To kill all processes starting with “fire” and owned by the current user and root, you would run the following command
$ pkill user,root fire*
If you don’t have the rights to stop a process, you will get a permission denied error message to your standard output.
You also have the option to send specific signals by specifying the signal number in the pkill command
For example, in order to stop Firefox with a SIGSTOP signal, you would run the following command
$ pkill -19 firefox
Adjusting process priority using nice and renice
On Linux, not all processes are given the same priority when it comes to the CPU time.
Some processes, such as very important processes run by root, are given a higher priority in order for the operating system to work on tasks that truly matter to the system.
Process priority on Linux is called the nice level.
The nice level is a priority scale going from -20 to 19.
The lower you go on the niceness scale, the higher the priority will be.
Similarly, the higher you are on the niceness scale, the lower your priority will be.
In order to remember it, you can remember the fact that “the nicer you are, the more you are willing to share resources with others”.
In order to start a certain program or process with a given nice level, you will run the following command
$ nice -n <level> <command>
For example, in order to run the tar command with a custom tar level, you would run the following command
$ nice -n 19 tar -cvf test.tar file
Similarly, you can use the renice command in order to set the nice level of a running process to a given value.
$ renice -n <priority> <pid>
For example, if I have a running process with the PID 123, I can use the renice command in order to set its priority to a given value.
$ renice -n 18 123
Niceness and permissions
If you are not a member of the sudo group (or a member of the wheel group on Red Hat based distributions), there are some restrictions when it comes to what you can with the nice command.
To illustrate it, try to run the following command as a non-sudo user
$ nice -n -1 tar -cvf test.tar file nice: cannot set niceness: Permission denied
When it comes to niceness, there is one rule that you need to know :
As a non-root (or sudo) user, you won’t be able to set a nice level lower than the default assigned one (which is zero), and you won’t be able to renice a running process to a lower level than the current one.
To illustrate the last point, launch a sleep command in the background with a nice value of 2.
$ nice -n 2 sleep 10000 &
Next, identify the process ID of the process you just created.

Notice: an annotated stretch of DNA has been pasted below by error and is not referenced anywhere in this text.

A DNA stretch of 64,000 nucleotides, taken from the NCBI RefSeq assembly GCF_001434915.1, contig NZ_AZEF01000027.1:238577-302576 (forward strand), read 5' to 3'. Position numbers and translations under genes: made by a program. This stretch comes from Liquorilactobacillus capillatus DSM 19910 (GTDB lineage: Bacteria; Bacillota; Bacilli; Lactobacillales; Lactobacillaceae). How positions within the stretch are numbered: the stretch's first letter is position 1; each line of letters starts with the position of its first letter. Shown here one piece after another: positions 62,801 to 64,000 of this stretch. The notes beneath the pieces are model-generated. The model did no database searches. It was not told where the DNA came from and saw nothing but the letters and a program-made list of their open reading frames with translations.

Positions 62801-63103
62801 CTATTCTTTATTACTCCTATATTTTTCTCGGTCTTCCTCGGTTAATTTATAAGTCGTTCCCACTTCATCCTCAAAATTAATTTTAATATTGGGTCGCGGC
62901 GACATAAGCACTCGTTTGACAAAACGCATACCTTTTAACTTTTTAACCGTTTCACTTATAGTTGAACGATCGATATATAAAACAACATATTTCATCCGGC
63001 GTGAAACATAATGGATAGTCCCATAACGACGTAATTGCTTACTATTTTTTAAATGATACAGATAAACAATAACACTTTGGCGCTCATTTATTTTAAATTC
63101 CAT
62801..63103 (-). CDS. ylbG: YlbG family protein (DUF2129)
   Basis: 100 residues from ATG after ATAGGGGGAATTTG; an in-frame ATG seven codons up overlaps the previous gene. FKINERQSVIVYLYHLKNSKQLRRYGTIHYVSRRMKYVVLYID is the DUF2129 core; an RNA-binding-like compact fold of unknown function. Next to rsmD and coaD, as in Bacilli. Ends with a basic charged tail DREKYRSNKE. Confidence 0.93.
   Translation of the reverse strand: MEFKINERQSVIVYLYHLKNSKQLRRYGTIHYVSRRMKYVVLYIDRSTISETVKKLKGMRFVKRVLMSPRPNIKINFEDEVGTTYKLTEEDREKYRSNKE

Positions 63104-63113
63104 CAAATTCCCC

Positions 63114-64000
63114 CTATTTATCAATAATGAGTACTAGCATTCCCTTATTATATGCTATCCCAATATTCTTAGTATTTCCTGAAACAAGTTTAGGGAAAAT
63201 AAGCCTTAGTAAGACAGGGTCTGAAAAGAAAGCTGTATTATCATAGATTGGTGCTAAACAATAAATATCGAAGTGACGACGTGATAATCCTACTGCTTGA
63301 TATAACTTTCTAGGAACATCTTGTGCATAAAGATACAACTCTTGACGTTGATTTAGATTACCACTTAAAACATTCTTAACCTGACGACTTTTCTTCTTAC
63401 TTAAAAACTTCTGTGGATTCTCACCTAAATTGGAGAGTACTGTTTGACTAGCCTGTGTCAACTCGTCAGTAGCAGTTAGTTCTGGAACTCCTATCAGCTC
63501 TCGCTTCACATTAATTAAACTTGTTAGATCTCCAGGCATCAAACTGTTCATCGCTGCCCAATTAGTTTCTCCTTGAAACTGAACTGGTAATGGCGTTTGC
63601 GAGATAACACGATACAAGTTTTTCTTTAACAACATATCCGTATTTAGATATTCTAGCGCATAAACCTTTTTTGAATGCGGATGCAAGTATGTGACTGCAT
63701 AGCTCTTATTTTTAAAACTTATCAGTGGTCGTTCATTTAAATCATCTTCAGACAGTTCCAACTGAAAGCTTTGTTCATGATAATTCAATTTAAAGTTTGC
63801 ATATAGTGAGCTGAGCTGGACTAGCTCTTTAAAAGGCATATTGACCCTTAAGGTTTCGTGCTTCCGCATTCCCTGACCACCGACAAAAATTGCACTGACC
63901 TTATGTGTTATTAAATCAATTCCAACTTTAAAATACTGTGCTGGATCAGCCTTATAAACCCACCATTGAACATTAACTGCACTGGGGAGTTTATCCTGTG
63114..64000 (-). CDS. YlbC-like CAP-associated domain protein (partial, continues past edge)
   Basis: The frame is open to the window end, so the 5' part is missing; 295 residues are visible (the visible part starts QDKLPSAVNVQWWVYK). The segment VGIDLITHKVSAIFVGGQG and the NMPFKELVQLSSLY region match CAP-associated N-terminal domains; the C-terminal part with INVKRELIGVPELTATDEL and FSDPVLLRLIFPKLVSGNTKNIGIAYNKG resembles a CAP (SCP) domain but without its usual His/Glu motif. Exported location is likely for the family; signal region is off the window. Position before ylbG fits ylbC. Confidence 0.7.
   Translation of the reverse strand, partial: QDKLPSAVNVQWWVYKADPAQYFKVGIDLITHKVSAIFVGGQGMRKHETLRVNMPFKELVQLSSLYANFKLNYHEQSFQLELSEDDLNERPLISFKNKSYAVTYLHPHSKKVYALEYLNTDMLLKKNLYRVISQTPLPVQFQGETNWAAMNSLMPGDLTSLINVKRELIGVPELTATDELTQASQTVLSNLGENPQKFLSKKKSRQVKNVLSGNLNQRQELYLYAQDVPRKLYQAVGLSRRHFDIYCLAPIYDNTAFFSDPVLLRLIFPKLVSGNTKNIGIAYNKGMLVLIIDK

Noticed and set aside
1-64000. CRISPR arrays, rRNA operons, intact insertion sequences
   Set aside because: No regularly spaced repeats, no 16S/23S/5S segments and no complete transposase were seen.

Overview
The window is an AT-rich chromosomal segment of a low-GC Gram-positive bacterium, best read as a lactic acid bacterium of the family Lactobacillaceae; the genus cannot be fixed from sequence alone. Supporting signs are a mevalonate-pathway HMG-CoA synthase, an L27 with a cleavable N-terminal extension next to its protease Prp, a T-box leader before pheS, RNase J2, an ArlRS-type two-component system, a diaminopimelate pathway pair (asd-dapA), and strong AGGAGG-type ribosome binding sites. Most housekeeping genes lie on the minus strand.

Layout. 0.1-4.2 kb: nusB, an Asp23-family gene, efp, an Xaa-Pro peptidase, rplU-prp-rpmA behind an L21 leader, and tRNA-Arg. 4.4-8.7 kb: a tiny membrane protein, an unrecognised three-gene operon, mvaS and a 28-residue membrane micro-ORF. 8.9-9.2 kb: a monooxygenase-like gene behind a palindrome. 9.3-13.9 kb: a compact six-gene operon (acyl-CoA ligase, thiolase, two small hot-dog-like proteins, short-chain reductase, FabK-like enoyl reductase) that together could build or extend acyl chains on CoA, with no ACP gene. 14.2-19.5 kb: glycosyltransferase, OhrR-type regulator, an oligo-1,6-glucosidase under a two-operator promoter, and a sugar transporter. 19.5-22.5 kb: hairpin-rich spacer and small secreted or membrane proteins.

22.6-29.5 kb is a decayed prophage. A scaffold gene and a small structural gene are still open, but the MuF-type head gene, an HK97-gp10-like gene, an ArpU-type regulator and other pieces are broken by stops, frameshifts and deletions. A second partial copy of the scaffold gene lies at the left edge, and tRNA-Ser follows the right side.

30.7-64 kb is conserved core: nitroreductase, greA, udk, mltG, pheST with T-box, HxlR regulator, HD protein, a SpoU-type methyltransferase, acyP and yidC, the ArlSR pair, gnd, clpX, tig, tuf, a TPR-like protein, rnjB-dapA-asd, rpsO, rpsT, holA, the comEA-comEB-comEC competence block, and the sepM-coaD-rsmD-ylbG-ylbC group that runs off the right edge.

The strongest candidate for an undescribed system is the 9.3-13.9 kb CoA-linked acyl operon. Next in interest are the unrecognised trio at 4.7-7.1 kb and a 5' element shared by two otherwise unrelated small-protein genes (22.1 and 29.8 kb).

Now, try to set the nice level of your process to a value lower to the one you specified in the first place.
$ renice -n 1 8363
As you probably noticed, you won’t be able to set the niceness level to 1, but only to a value higher than the one you specified.
Now if you choose to execute the command as sudo, you will be able to set the nice level to a lower value.
Now that you have a clear idea of the nice and renice commands, let’s see how you can monitor your processes in real time on Linux.
Monitoring processes on Linux using top and htop
In a previous article, we discussed how it is possible to build a complete monitoring pipeline in order to monitor Linux processes in real time.
Using top on Linux
Top is an interactive command that any user can run in order to have a complete and ordered listing of all processes running on a Linux host.
To run top, simply execute it without any arguments.
Top will run in interactive mode.
If you want to run top for a custom number of iterations, run the following command
$ top -n <number>
The top command will first show recap statistics about your system at the top, for example the number of tasks running, the percentage of CPU used or the memory consumption.
Right below it, you have access to a live list of all processes running or sleeping on your host.
This view will refresh every three seconds, but you can obviously tweak this parameter.
To increase the refresh rate in the top command, press the “d” command and choose a new refresh rate
Similarly, you can change the nice value of a running process live by pressing the “r” key on your keyboard.
The same permissions rules apply if you want to modify processes to a value lower to the one they are already assigned.
As a consequence, you may need to run the command as sudo.
Using htop on Linux
Alternatively, if you are looking for a nicer way to visualize processes on your Linux host, you can use the htop command.
By default, the htop command is not available on most distributions, so you will need to install it with the following instructions.
$ sudo apt-get update $ sudo apt-get install htop
If you are running a Red Hat based distribution, run the following commands.
$ sudo yum -y install epel-release $ sudo yum -y update $ sudo yum -y install htop
Finally, to run the htop command, simply run it without any arguments.
As you can see, the output is very similar except that it showcases information in a more human friendly output.
In this tutorial, you learnt many concepts about processes : how they are created, how they can be managed and how they can be monitored effectively.
If you are looking for more tutorials related to Linux system administration, we have a complete section dedicated to it on the website, so make sure to check it out.
Until then, have fun, as always.